If the purpose is to study, analyze, or critique international law as a discipline, the issue of viability of this system of law, which consists in questions of efficacy and compliance, would be high on the list of research questions. Many approaches, including the social science approach, have attempted to provide an answer and, while doing so, reveal their own external views of international law both as an academic discipline and as a legal order.14 There is not, and there need not be, a consensus regarding which existing approach is better for this (external) purpose.
If the purpose is, however, to be qualified one day to enter practice in this field, the approach would be the one chiefly employed by lawyers and legal advisors. Here, a solid knowledge about state practice and caselaw is essential but not exclusive of other sources, which has been the hallmark of influential international law textbooks in the past.15 This characteristic aligns largely with the positivist approach. For a practice-minded lawyer, law is for settling and preventing disputes, although innumerable issues accompanying the interpretation and application of law for that purpose can also be intellectually challenging and often require study and research. Some of those issues may indeed require in-depth theoretical studies, and most can become points for arguments in disputes between states. In this type of situation, intellectual challenges will have to be balanced by the practical consideration of the client’s wishes.
As a personal choice, the present author prefers the latter to the former as the purpose that defines his own approach to international law. This must be qualified by saying that his choice has been consequent upon personal circumstances, and that he has no intention to assert it as a general approach. Moreover, that approach has gradually come to reflect elements of both purposes mentioned above. In spite of that convergence, the purpose with practice looming large in the background clearly has a greater influence. Ultimately, even the purpose of study, research, and teaching is supposed to assist in the realization of the grand design of international law as a tool to order international relations and settle interstate disputes. That settling disputes and keeping order can be a purpose for studying and researching in this discipline may not be surprising given that the international relations of today’s world are still dominated by the international relations of nation-states, as they were a century ago. This domination is even more conspicuous in times of global crisis. While it is recognized that, from a doctrinal perspective, different approaches provide interesting and often contrasting insights into the nature of this discipline, interest of that kind per se is not likely to sustain itself for so long that it leads to persistent efforts in applying a particular approach, unless the object of that interest, international law, is also useful as a living system of law. On that account, international law cannot exist as a pure science, insulated from the real events that are its lifeblood.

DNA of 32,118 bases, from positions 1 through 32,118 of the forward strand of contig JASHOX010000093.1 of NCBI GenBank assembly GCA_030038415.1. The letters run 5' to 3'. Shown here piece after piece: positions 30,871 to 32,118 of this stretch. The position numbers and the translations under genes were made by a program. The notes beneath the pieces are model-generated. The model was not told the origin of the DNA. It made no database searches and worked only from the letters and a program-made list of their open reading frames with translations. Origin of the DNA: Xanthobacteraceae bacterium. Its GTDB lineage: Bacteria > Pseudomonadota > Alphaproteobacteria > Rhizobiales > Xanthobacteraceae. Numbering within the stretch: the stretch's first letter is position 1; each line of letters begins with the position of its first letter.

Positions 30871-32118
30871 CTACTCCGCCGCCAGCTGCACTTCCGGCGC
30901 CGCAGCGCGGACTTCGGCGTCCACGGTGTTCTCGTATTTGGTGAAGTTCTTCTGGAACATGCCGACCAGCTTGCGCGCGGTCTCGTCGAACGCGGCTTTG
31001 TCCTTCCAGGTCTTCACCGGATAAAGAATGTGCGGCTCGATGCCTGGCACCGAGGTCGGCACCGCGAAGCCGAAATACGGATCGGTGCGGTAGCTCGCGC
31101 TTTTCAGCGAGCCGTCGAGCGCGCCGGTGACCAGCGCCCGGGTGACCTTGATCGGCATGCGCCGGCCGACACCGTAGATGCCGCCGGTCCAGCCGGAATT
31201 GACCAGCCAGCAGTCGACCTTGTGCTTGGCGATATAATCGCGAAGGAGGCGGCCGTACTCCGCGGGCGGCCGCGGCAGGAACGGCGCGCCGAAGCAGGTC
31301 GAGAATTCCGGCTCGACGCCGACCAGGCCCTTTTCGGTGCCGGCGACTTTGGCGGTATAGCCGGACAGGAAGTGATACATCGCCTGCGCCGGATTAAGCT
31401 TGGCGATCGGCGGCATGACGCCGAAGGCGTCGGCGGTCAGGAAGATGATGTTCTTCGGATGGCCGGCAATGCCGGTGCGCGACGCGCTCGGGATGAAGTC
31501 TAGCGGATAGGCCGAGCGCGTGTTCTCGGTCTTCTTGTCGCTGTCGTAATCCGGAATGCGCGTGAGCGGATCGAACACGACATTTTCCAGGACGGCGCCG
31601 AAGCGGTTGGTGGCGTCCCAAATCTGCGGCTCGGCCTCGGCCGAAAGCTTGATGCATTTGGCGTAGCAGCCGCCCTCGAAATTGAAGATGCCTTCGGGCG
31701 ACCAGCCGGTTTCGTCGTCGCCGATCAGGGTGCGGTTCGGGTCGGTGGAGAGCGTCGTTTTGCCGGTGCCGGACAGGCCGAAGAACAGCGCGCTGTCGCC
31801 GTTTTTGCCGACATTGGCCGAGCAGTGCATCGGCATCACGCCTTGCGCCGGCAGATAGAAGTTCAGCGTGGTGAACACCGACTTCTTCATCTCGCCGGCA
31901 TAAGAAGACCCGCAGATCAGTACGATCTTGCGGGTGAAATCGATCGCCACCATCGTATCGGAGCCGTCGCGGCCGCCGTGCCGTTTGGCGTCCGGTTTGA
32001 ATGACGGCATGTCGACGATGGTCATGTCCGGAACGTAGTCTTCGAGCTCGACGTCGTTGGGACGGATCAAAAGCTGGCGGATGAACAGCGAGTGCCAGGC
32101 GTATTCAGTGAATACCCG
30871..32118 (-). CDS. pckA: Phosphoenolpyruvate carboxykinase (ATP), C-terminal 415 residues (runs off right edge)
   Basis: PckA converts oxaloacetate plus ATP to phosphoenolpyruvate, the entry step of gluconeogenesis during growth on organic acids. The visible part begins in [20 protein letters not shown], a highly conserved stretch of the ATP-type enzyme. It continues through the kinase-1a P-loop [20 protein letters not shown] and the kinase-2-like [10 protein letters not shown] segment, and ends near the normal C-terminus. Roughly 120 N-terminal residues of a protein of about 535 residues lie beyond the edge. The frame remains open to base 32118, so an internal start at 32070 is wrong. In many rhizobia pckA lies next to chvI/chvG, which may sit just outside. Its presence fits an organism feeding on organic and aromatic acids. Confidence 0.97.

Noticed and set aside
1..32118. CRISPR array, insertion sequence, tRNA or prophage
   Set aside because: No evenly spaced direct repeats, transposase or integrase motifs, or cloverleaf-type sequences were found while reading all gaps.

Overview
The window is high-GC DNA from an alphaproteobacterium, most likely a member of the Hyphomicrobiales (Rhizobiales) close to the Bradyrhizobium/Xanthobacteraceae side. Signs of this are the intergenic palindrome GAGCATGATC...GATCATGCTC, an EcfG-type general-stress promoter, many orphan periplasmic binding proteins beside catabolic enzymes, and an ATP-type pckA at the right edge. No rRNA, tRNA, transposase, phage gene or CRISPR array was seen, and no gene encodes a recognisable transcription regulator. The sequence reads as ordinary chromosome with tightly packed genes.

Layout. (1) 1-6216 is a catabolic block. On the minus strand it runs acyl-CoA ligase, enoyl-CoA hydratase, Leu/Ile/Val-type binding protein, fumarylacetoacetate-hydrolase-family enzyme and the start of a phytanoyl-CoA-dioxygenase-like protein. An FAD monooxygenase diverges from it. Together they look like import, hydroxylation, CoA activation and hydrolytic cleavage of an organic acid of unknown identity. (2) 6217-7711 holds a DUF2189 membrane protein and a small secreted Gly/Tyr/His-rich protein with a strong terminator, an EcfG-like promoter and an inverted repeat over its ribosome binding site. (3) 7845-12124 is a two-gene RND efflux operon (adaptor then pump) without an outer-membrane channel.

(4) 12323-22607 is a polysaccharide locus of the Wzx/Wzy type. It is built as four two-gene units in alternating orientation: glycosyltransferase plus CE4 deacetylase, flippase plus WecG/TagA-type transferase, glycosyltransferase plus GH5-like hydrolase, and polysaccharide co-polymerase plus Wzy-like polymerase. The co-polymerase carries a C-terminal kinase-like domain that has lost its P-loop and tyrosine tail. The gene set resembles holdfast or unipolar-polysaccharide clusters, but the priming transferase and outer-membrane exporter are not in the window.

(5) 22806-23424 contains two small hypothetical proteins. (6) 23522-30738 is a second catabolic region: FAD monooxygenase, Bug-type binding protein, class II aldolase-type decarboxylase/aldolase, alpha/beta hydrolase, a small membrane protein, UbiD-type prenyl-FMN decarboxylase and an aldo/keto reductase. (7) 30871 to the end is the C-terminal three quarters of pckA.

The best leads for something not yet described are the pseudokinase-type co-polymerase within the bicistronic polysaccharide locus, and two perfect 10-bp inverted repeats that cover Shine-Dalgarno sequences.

The purpose of keeping order and settling disputes primarily among states distinguishes international law from municipal law. The constant comparison between municipal and international law often hinges upon the relative utility of these two bodies of law with respect to similar problems. That may be the cause for the rivalry, if any, between them.16 But progressive dualism considers this an unlikely scenario, for each operates for its own purpose and within its own context without necessarily encroaching upon the purpose the other seeks to uphold.17
Taking an internal view of the discipline of international law, the positivist can, in the course of study or practice, analyze and apply substantive and procedural rules of international law covering diverse areas of interests, like climate change, the law of the sea, territorial changes, state responsibility, international trade practices, international institutions, international human rights, and so forth. A study carried out in this broad way is obviously expansive in scope, where the existence of a discipline can be quantitatively discerned and qualitatively recognized. Moreover, the expansiveness of the subject of international law is equally palpable to practitioners, as testified to by, among others, the numerous intergovernmental organizations that build up practices in a great variety of areas of specialty.18